All I’m wanting clarification of is; How do I know what my target line really is, & how do I check to see if I’m aimed right of it? I do this as I describe above and wanted to see if that’s a valid way of doing it or am I missing something? I’ll go back to my hole now….

      Reply
      • Monte Scheinblum

        Very simple Bob. Address the golf ball comfortably. Put a shaft down in front of your toes, so it is touching both toes. Then put a shaft on the outside of the ball (touching the outside of the ball) that is parallel to the one in front of your toes. That is your target line and where you are aiming.

        Reply
      • gwlee7

        Bob,

        Monte has it right. One other way to keep it simple is to pick that spot that you talked about in post # 1 that is a few feet in front of the ball and then imagine that you are using whatever club you have in your hand to putt the ball to the spot you’ve picked. You’ll be square or pretty close to square.

        Reply
      • Steve Bishop

        Bob, Greg, and Monte… it’s not that complicated really it’s just a matter of understanding that there IS NO STRAIGHT requirement in your setup. Freddie Couples aimed his body WAY to the left, but swung inside out so much that he ended up with a relatively straight path. Lee Trevino is an even more extreme example of lining up left and swinging right.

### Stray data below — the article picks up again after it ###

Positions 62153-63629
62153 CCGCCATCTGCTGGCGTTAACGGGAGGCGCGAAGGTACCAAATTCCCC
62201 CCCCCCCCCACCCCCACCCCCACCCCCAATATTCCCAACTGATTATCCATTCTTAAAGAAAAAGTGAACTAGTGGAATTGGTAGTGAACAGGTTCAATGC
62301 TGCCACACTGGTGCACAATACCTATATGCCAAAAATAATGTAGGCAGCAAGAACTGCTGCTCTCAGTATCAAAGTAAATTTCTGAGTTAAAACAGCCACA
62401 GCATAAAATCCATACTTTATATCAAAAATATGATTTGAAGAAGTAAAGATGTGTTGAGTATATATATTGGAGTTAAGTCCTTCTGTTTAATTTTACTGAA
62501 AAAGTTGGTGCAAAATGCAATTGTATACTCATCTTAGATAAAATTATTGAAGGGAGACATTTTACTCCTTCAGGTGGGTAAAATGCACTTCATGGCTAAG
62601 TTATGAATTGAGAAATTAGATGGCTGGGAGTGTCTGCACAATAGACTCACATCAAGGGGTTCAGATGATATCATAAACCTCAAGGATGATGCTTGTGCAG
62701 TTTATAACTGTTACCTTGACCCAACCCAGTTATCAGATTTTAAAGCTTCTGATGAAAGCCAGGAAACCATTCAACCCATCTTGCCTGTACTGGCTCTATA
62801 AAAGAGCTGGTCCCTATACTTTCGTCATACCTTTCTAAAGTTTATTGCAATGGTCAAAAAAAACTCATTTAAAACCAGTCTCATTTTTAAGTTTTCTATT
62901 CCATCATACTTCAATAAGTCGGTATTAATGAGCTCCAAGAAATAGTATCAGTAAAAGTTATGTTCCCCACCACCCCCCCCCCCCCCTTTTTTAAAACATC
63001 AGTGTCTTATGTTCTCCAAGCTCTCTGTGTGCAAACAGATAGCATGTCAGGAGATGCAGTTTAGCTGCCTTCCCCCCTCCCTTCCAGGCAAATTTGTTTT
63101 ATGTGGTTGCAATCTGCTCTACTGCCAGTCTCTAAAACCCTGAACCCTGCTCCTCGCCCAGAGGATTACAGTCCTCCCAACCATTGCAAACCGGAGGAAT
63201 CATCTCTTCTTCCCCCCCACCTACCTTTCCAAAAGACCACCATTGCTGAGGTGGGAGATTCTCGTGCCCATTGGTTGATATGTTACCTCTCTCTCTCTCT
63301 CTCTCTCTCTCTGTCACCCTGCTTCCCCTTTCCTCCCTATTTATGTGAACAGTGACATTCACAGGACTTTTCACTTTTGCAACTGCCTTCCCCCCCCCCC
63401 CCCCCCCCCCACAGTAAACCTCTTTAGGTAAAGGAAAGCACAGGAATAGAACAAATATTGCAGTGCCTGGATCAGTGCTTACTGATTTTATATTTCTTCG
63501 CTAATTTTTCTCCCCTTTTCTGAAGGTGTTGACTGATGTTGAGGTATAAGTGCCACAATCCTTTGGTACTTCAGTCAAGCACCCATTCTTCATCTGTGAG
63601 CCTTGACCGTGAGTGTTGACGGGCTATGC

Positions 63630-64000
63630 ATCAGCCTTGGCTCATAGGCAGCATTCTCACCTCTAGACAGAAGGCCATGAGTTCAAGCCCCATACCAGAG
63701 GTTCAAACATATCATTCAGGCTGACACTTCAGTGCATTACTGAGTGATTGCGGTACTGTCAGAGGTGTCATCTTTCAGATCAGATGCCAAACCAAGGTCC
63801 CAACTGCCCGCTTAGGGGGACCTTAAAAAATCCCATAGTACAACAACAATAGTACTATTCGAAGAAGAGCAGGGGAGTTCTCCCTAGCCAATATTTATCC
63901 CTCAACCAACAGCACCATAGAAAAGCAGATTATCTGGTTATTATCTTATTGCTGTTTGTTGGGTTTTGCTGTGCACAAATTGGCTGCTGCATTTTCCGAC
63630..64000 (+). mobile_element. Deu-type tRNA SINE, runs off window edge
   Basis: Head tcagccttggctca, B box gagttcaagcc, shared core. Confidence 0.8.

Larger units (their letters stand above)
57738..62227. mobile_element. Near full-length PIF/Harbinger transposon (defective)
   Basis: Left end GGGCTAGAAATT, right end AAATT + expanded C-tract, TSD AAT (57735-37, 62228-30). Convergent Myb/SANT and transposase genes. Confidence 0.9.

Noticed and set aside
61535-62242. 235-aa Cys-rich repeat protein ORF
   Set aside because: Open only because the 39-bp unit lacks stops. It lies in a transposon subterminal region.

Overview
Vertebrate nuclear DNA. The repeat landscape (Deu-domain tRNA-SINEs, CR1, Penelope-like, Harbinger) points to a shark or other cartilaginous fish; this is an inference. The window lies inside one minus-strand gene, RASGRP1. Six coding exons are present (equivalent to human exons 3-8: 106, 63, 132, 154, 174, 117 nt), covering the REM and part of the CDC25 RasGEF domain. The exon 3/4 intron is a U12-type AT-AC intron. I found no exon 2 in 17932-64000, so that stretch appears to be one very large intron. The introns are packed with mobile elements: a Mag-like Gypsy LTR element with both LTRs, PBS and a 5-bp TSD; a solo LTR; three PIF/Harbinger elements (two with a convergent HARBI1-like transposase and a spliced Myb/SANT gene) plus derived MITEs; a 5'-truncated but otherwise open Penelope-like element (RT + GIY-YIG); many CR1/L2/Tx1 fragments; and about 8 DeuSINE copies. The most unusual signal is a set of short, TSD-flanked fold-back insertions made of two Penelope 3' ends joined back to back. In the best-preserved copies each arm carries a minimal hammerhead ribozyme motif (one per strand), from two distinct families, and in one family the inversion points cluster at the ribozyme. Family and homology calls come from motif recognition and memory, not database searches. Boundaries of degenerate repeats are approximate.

That doesn’t mean lining up square won’t help you, but it’s no guarantee that it will either.

        Reply
      • Monte Scheinblum

        Steve. I am well aware of Couples and illustrate him to my students as an example of what I am talking about. Agree on “straight,” but as you know, everyone thinks in terms of ideal and strive for it. I am only trying to get people to avoid aiming to the right.

        Reply
      • Steve Bishop

        Totally agree Monte. I believe there is an ideal for most people as well. Just trying to make sure people also understand ideal doesn’t always equal great results with everyone. There will always be a matter of personal adjustments to compensate.

        Reply
  5. SteelyDan

    Maybe I should not open that can of worms again, but I’m still convinced that two parralel lines are parallel out to infinity. I even did the real-life test on the range, but did not come to a different conclusion 😉

    What might play a role though is the player’s perception and perspective, which might lead to a more severe misalignment.

    Reply